May 9, 2022 - Technology

A cheat sheet for the next tech downturn

Illustration of a stressed out businessman on a laptop sitting on a downward trending arros

Illustration: Sarah Grillo/Axios

A lasting market downturn is unlikely to knock the tech industry from its perch at the top of American business, but it would reshape the tech world's dynamics in profound ways.

Driving the news: The last big recession to hit Silicon Valley bottomed out 20 years ago, and last week's stock market carnage has tech's leaders and footsoldiers digging through their memory attics to remember what that feels like.

Here's a cheat sheet for them and you:

The big companies will be just fine, thanks to enormous financial cushions. In past recessions, tech giants have continued to invest in fundamental technology advances.

  • Big piles of cash would give Apple (roughly $200B), Google/Alphabet ($169B) and Microsoft ($105B) even greater power during a downturn, when stock value ebbs and dollars are king.
  • Amazon ($86B) has plenty of cash, too, but is more exposed to the immediate ebb and flow of consumer demand.
  • Facebook/Meta ($44B) has less cash and less room to maneuver, given the trouble its ad business has faced from Apple's iPhone privacy restrictions, but the company shows no sign of scaling back heavy investment in its long-term strategy to build a metaverse.

Smaller companies with business plans that involve burning venture capital to seize market share will scramble.

  • With the IPO window — the opportunity to sell stock to the public — closed and venture investors shutting their checkbooks, a recession would be brutal on companies without a lot of revenue.

In a recession:

  • Frothy investment fads — think meme stocks, NFTs and flavor-of-the-week startup ideas — would likely fade in appeal, at least for a while.
  • Big firms typically go on buying sprees — but the current antitrust climate could put a damper on that.
  • Lots of companies will rewrite their plans around business-to-business concepts, which often promise a steadier income than consumer-aimed efforts.
  • Underemployed engineers will pursue more passion projects, driven less by quick-score company concepts than by their own interests, and some of those projects will open up exciting new directions.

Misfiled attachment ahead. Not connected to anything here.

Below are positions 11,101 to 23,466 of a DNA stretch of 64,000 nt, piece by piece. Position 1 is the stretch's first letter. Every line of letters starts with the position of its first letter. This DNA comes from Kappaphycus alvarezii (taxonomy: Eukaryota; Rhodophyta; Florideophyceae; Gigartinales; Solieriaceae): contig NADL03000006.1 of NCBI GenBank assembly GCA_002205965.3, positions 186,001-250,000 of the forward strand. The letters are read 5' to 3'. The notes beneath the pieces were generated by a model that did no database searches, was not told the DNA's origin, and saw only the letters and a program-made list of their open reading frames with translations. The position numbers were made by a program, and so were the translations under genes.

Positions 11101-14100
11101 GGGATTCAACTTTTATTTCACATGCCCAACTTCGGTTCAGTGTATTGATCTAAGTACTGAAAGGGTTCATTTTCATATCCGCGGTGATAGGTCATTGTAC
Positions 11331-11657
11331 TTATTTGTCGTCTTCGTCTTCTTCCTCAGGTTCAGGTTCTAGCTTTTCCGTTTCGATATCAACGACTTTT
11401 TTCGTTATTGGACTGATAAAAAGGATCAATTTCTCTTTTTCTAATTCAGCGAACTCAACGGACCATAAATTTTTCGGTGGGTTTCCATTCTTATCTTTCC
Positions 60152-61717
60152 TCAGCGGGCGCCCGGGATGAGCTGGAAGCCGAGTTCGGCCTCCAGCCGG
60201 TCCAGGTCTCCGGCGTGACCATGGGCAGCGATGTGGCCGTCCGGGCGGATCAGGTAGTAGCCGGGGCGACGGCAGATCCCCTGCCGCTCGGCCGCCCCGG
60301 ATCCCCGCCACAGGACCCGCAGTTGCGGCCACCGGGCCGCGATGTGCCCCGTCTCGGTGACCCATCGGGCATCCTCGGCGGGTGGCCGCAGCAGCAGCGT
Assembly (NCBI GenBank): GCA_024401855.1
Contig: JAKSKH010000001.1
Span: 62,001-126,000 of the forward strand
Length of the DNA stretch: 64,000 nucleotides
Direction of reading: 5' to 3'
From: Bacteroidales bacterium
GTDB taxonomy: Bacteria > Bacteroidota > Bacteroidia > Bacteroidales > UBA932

• Everyone will be keeping their eyes peeled for what the next platform will be, since next platforms have tended to emerge during recessions in the past.

Yes, but: The industry has been operating for so long without any major setbacks that this time it didn't wait for the economy to sputter before kicking off the next-platform hunt.

  • But a prolonged down market could scramble expectations and introduce wild cards.

What to watch:

  • Traditionally, recessions have meant companies have less trouble retaining key talent, since competition for employees dwindles and people are happier just to have jobs. But in the era of the Great Resignation and in an industry that's made many of its employees wealthy, that might not hold this time around.
  • The dotcom bust seemed to be fading into the rearview mirror when 9/11 hit and extended that downturn by roughly another year. Geopolitical shocks can interact with slow markets in nasty ways, and the current world situation looks like it will provide plenty of that kind of scenario.
  • Every tech bust has been accompanied by a chorus of "I told you so" cynics who dislike the industry's direction and misjudge a bad market as a final verdict on trends they don't like. Twenty years ago, pundits were crowing, "The internet is dead," so take similar dismissals of today's new ideas with appropriate caution.

Be smart: The market could roar back next week, and even if it doesn't, a lot of smart people don't see a recession in the near term. But the better you know what one looks like, the sooner you'll be able to recognize one is happening.

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